Geographic Distribution[edit]

This parasite occurs worldwide in animals, such as dogs and cats, as well as in humans, though to a significantly lesser degree. It is the most common tapeworm of dogs and is relatively common in cats. Despite human diplydiasis being rare, instances have been reported from every inhabited continent.[2]

Human instances of diplydiasis are reported globally, and unsurprisingly roughly one third of the cases occur in children less than 6 months of age. The most at-risk age group is those that range from 2 months to 4 years in old.  [3]

Pet infections[edit]

Tapeworm infection usually does not cause pathology in the dog or cat, and most pets show no adverse reaction to infection other than increased appetite. The bulk of infections are asymptomatic and the infections that do result in symptoms are generally mildly so. Pets behavior may reflect the presence of anal discomfort and itching, or pruritus. This could result in the ‘butt-scooching” across the floor, grass or carpeting. It may be accompanied by slight gastrointestinal disturbances, as this is the region where the worms inhabit. Though not a pathology of the diplydiasis, the most unnerving sign of the infection is the presence of proglottids in the animals, or child’s, feces.  These proglottids can also be found near the perianal region, in the feces, and in diapers (children). The motile proglottids can actively crawl out of the anus of the infected animal/person and migrate small distances, thus potentially covering this array of neighboring surfaces.  It is from these locations that the larval stage of the flea will come along and ingest them. Then the metacestode stage, a cysticercoid, develops in the coelomic cavity (abdominal cavity; main body cavity) of the flea larvae and remains there as the flea matures into an adult. These freshly passed proglottids are motile, allowing them to also be found on the floor and furniture, from a migration out of a pets anus and could be compared to resembling fly larvae, or maggots.[2]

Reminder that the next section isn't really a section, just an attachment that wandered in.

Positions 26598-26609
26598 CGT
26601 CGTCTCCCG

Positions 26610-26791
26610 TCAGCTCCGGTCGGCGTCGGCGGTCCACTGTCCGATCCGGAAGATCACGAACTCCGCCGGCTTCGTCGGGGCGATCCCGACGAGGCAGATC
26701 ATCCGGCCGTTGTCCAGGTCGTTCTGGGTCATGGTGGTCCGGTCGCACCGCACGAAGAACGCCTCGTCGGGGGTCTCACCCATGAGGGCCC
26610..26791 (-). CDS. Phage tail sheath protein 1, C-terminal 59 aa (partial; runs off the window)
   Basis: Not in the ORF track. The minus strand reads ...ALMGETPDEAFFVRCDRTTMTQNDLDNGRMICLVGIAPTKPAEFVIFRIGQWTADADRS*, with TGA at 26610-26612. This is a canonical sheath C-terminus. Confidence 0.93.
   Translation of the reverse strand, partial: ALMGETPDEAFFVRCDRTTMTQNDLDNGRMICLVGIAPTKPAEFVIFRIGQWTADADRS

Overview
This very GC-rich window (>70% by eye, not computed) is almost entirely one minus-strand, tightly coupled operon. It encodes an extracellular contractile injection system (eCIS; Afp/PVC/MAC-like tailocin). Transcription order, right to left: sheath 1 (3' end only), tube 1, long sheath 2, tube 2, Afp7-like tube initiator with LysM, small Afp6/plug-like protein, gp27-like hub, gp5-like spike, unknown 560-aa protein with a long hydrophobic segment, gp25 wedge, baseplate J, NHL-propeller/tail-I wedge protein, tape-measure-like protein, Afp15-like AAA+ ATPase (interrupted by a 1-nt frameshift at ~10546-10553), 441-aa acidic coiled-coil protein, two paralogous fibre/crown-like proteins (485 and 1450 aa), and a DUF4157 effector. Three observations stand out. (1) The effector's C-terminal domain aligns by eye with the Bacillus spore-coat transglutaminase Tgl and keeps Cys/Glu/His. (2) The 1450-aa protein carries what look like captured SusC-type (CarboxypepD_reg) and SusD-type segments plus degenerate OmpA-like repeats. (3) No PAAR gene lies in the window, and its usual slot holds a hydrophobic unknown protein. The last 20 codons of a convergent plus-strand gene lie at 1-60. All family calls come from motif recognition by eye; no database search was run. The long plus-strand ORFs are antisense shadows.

The other tapeworm infecting cats is Taenia taeniaeformis, though this form is much less commonly encountered than D. caninum.

A recent (2018) study using genetical analysis and experimental infections and life-cycles showed that two different distinct genotypes of D. caninum occur respectively in dogs and in cats, and suggested that two different species might be involved.[4][5]

Human infections[edit]